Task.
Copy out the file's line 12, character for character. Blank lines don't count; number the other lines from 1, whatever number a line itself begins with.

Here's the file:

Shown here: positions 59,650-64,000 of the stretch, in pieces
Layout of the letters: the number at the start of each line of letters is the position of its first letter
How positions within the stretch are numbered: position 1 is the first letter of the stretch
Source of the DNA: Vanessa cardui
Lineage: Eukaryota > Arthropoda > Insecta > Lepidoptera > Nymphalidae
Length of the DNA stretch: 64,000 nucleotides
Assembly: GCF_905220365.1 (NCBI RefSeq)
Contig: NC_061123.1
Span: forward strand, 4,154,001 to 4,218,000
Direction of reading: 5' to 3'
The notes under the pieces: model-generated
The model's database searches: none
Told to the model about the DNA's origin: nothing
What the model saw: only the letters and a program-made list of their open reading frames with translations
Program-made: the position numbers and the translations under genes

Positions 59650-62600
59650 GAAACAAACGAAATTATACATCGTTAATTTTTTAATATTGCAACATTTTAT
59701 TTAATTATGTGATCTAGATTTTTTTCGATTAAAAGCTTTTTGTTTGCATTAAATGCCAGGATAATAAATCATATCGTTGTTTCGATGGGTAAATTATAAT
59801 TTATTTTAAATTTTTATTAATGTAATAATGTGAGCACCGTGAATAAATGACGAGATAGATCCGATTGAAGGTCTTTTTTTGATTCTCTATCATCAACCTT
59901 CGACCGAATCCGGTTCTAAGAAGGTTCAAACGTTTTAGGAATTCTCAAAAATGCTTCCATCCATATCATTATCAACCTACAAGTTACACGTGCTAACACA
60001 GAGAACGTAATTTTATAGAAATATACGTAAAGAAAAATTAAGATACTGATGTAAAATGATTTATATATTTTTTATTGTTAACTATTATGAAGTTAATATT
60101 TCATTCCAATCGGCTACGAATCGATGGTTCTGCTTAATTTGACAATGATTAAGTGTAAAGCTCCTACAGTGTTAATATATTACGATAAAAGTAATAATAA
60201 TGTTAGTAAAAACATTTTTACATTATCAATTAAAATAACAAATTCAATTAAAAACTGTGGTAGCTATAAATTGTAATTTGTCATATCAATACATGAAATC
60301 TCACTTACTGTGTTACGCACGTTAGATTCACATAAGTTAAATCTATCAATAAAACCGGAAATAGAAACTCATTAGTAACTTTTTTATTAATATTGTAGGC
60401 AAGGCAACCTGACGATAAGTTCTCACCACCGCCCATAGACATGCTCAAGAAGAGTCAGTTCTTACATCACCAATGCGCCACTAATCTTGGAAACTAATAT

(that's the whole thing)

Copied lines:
The model's database searches: none